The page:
Things may look a bit bleak for the Phillies and their fans right now. The Fightins playoff ace, Cliff Lee, the guy they got in the offseason to help them get over their playoff hump and into the World Series, got shelled Sunday night. Lee gave up a career high 12 hits and five runs in just six plus innings against the St. Louis Cardinals in Game 2 of the NLDS.
The series is now tied at one win apiece. The Phillies next head to St. Louis where a short series gets even shorter. It is now the best of three with the Cardinals holding the edge playing two of those games in front of their home fans. And to make things even worse for the Phils, in Game 3, they must face the Cardinals tough lefty Jaime Garcia who has held them to just two runs—one earned—in 15 innings this season.
So what is a Phillies fan to do? Well, at times like these, it is often wise to turn to the karmic rules of baseball for comfort. So here we go with the five karmic reasons that the Phillies will still go all the way. (Full disclosure: I was shooting for ten but five was the best I could do.)
The Cliff Lee story has been well-documented by now. The Phillies acquired him in the off-season, and in doing so, stunned the baseball world. But it is important to remember that in order to join the Phillies, Lee left money on the table, a lot of money. He is not the typical “show me the money” superstar athlete that we have become all too familiar with in today's high-priced sports world.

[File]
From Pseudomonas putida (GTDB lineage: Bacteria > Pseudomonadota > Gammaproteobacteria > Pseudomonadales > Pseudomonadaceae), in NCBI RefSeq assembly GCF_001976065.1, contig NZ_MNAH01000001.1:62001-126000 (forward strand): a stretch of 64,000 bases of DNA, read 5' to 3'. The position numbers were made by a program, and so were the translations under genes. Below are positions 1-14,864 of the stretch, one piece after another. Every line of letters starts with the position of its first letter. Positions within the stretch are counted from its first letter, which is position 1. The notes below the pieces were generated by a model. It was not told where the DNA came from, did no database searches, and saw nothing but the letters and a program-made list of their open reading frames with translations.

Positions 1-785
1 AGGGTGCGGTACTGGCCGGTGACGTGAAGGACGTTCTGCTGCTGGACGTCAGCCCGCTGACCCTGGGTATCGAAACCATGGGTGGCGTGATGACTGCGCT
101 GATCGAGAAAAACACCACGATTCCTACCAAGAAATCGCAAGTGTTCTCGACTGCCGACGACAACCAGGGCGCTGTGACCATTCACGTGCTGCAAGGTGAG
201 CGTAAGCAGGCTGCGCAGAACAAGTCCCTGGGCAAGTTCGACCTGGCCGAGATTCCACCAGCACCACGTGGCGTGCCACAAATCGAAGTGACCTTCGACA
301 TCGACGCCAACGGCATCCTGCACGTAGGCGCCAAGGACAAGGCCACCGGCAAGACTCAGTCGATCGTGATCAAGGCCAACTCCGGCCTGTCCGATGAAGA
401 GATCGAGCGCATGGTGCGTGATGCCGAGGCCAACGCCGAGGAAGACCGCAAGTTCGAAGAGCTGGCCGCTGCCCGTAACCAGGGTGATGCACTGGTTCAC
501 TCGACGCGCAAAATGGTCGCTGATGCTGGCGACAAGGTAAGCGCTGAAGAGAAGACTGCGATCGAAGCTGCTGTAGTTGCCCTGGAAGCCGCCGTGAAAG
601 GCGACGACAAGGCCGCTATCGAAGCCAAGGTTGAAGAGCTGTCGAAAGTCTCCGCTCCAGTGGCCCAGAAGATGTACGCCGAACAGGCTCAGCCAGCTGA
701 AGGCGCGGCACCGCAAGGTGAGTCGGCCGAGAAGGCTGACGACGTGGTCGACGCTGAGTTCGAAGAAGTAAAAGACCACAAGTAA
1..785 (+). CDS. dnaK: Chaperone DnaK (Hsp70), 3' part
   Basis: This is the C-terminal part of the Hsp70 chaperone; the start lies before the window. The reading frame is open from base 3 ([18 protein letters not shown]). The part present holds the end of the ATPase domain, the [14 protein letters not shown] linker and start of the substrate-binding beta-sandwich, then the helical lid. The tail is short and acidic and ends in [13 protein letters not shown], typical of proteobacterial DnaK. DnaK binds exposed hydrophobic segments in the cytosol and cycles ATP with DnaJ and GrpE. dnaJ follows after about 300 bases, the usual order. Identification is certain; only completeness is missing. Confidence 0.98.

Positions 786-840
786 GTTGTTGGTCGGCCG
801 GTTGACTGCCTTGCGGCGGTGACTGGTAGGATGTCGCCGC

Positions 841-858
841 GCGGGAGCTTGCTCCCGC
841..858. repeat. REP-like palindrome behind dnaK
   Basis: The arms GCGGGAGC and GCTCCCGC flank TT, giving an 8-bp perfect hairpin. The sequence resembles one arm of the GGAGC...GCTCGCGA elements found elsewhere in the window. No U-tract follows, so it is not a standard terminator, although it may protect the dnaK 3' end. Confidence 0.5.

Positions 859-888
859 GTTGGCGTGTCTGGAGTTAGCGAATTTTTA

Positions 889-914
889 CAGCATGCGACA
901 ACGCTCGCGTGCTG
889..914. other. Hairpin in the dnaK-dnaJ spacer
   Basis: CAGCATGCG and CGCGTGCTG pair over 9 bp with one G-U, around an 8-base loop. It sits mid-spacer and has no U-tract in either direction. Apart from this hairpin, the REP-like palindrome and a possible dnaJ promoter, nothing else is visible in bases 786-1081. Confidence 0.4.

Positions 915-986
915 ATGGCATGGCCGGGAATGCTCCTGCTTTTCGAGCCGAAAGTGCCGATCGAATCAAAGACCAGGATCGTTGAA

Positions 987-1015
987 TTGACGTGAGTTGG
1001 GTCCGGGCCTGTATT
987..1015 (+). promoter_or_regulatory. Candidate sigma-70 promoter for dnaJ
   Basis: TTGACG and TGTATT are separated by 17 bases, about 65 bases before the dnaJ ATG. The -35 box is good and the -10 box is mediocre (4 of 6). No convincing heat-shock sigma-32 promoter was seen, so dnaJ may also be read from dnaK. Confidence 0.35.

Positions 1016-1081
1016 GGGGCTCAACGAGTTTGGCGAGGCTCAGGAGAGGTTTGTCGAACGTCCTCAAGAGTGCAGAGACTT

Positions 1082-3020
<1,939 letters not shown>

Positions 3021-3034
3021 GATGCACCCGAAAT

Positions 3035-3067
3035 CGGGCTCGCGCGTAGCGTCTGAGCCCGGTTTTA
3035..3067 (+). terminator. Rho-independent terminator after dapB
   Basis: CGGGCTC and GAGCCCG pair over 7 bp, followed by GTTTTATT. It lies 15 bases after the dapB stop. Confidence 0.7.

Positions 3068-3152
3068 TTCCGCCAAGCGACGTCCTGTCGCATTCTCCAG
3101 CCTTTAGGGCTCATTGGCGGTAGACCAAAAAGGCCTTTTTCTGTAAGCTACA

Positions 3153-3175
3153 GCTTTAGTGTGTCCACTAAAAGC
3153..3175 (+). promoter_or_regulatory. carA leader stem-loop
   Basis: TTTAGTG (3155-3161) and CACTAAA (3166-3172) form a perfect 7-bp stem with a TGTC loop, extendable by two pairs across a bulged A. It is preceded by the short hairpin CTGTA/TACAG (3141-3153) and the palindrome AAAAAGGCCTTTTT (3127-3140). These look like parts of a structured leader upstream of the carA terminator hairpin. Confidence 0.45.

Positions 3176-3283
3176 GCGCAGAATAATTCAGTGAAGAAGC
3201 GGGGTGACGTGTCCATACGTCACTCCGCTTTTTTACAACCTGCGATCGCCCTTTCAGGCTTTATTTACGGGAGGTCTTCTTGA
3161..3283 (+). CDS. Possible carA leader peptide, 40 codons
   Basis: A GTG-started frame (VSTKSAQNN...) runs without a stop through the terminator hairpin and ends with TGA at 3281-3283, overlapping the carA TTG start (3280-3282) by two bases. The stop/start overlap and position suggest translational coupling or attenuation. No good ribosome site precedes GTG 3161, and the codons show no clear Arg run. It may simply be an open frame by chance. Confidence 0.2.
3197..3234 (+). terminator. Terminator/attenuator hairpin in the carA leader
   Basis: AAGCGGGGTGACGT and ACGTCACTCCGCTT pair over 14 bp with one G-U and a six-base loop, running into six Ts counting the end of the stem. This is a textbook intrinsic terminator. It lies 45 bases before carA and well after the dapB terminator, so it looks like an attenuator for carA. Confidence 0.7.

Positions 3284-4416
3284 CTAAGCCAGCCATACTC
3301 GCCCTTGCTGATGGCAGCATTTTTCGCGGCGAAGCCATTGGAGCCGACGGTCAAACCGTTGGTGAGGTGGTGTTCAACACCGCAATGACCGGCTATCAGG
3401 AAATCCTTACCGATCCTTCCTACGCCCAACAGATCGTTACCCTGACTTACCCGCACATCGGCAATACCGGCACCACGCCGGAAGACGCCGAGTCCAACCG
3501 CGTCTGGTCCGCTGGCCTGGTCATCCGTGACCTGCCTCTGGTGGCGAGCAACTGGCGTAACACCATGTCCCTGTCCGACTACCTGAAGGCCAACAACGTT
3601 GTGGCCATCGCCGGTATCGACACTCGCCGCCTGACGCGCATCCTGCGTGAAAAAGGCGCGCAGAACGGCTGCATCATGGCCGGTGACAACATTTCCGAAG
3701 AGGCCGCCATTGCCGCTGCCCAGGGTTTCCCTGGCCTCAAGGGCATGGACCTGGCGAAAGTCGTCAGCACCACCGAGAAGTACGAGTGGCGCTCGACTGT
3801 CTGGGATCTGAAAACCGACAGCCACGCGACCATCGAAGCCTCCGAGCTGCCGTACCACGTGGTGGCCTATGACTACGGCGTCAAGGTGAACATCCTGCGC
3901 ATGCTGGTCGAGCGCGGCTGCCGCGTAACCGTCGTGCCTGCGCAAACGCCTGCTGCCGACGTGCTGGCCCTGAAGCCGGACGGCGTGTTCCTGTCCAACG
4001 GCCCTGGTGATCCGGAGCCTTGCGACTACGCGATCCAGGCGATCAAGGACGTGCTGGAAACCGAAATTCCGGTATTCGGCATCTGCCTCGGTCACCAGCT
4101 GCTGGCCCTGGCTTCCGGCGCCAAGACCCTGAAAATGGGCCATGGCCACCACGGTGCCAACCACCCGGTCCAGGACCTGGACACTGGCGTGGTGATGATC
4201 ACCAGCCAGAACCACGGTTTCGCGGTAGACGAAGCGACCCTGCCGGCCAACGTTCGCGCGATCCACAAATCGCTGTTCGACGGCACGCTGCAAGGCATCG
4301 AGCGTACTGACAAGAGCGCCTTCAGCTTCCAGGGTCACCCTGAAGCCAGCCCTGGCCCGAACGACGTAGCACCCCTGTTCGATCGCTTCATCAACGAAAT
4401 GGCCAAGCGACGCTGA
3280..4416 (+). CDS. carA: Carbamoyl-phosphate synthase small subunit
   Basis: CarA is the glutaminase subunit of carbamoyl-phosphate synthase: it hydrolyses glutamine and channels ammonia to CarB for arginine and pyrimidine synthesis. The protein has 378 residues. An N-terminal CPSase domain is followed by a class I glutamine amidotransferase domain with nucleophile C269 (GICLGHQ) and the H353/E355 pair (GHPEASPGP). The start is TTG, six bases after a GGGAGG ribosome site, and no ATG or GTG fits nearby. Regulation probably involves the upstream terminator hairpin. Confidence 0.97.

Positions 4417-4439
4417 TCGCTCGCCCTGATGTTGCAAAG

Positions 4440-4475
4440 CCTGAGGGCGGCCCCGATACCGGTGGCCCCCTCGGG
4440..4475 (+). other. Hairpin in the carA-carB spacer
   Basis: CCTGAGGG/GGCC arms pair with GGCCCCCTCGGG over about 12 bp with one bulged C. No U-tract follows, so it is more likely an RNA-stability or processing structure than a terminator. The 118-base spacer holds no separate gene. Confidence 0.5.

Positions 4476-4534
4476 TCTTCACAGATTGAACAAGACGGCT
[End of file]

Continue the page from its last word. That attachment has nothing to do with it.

To be exact, Lee reportedly left $30 million on the table to come to the City of Brotherly Love. Why? Because he had enjoyed his short time playing in Philadelphia, because he thought his family would be happier here, because he loved playing in front of the Philadelphia fans.
Trading money for happiness? If that’s not good karma, I don’t know what is.
The Phillies finished their regular season with three games against the Atlanta Braves, a team trying desperately to hold onto the NL Wild Card spot. Even one win against the Phillies, who had already wrapped up the division and home field advantage throughout the playoffs, would have at least insured the Braves a one-game play-in. Two wins for Atlanta and they would have been the NL Wild Card winner with the Phillies playing the Arizona Diamondbacks in the NLDS, a much better match-up for them than the Cardinals.
So there were many fans and analysts who suggested the Phillies should just play their back-ups both in the field and on the mound, hoping that they would lose some if not all of those games to the Braves. Like the Yankees, who rested their entire bullpen in their final regular season game, which also had playoff implications. The Yankees lost to the Tampa Bay Rays helping the Rays to compete one of the biggest comebacks in baseball history.
But manager Charlie Manuel would have none of that. He believes in the integrity of the game and played all of his healthy starters even using closer Ryan Madson late in the game. Both teams played hard for 13 innings that night with the Phillies finally winning the game and ending the Braves season.
It was this “what is best for the game” attitude that got the Cardinals into the playoffs in the first place. So it seems karmically right that Charlie's self-less integrity should be rewarded.